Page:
Universalities in Human Communication

Human communication is remarkably universal, in spite of the apparent differences that exist between languages and cultures. This essay deals with the various modes of communication, verbal or nonverbal and elicits their differences across distinct sociolinguistic environments. Having stated that, it goes on to prove how minor and insignificant such differences actually are. The scholarly work of linguists like Noam Chomsky and Benjamin Lee Whorf are made use of to substantiate the claims.

The Sapir-Whorf hypothesis claims that people’s interpretation of the world around them is restricted by the scope their language would provide. This is partially true in that an individual’s world view is limited to the extent the vocabulary would permit. For example, some tribal cultures use languages that are a little different to the languages of the civilized world. When asked to label various colors, some primitive people approximated all presented shades into a few categories. Although this suggests that their representation of colors is limited, it would be wrong to assume that their perceptions are limited by the language they use. So, richness in linguistic resource may help people cope with subtle variations, but do not restrain in any way the perceptive abilities. In other words, though languages differ in their range of codes they do not in any way limit an individual’s view of the world. (Thomson 2006: 63-75)

The fact that any pair of languages is mutually translatable is another evidence for the universality of human language. Baring a few exceptions, any language can be translated into any other language to a reasonable approximation. This strongly suggests that languages are fundamentally common and differ only in some minor details. This claim is further supported by the renowned linguist Noam Chomsky. According to Chomsky, it would appear for a hypothetical Martian observer that people in all corners of the world are speaking the same language with very minor variations. (Chomsky 2004)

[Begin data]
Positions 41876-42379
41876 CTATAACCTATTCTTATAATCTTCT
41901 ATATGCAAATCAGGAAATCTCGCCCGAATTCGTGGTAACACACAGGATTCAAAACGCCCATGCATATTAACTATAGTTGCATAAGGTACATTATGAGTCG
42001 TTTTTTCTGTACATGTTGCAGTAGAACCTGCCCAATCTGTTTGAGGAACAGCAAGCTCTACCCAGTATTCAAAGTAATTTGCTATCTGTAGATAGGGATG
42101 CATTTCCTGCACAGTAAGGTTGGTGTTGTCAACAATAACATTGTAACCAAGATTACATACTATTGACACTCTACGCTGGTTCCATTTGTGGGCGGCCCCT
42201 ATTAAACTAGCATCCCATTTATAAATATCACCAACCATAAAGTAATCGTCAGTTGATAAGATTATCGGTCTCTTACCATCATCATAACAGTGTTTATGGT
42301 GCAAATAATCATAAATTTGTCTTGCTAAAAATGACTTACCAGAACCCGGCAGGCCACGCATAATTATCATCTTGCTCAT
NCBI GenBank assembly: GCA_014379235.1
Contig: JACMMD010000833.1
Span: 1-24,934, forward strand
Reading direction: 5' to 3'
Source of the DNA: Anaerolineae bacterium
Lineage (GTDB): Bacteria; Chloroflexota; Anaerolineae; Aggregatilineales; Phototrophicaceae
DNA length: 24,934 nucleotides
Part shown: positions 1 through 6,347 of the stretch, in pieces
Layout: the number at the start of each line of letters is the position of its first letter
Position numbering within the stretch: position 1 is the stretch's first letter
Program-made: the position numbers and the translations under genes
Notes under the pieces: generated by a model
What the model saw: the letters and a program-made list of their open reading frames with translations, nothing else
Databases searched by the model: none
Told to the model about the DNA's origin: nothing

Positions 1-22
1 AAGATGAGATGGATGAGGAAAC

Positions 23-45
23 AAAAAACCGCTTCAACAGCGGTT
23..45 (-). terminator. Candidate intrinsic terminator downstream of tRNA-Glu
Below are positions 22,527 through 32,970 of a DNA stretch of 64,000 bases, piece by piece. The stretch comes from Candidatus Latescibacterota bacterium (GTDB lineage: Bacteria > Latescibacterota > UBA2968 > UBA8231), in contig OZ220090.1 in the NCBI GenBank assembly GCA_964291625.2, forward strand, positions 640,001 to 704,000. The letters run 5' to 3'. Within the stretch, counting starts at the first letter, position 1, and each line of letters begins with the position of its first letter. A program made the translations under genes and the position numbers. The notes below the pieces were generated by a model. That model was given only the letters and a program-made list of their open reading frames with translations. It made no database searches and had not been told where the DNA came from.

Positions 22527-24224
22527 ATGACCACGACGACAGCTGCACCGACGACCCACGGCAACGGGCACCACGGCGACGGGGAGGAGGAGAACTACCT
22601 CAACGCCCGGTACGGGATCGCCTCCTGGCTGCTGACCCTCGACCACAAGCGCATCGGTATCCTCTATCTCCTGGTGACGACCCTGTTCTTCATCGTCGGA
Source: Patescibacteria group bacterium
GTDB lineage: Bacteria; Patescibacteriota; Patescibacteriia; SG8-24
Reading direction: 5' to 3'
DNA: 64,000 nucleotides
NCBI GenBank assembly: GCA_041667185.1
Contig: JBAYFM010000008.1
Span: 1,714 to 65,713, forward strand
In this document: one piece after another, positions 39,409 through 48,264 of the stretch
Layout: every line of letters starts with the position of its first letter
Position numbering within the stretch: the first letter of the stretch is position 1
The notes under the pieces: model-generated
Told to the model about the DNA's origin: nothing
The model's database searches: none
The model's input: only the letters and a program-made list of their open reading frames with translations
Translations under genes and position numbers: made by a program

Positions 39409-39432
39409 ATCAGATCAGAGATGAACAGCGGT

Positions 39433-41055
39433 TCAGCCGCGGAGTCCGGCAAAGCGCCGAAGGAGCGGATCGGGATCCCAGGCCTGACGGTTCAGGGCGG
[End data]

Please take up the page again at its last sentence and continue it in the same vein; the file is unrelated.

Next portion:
The prevalence of concepts like euphemisms across cultures is another proof for the universality of human languages. For example, take the evolution of English language across the Atlantic over the last few centuries. Descriptions like “restroom”, “washroom”, and “bathroom” are used instead of “men’s toilet” in the United States. For similar purposes “loo” is used in the United Kingdom. Here in the U.S. “Morticians” and “Funeral Directors” are used for undertakers. Similar equivalents could be found across languages and cultures in the rest of the world. (Thomson 2006: 63-75)

Another pervasive concept is propaganda by political organizations, with the intent to mislead, coerce and manipulate the general public. This point is supported by George Orwell in his 1946 essay “Politics and the English Language”. Orwell claims that, “political language has to consist largely of euphemisms, question-begging and sheer cloudy vagueness” (Thomson 2006: 63-75). This remark is equally applicable to all political machinery from time immemorial throughout the history of civilization.

That all languages are governed by rules of grammar and socio-linguistic theories is further evidence for the universality of language. For instance, a seemingly simple act of asking for a drink in a Bar is actually a “complex set of speech events that involve speech acts and components of speech acts” (Mann & Spradley 2006: 75-84). Every such utterance is the result of choosing a speech event that serves a particular objective. The range of available speech events may vary between cultures. For example, there could be as many as a score of possible outcomes in the speech event of asking for a drink. Socio-linguistic rules essentially combine meaningful utterances in the backdrop of a social context to deliver the intended message. Though such rules differ in the meaning they help deliver, they are basically similar in most languages of the civilized world. (Mann & Spradley 2006: 75-84)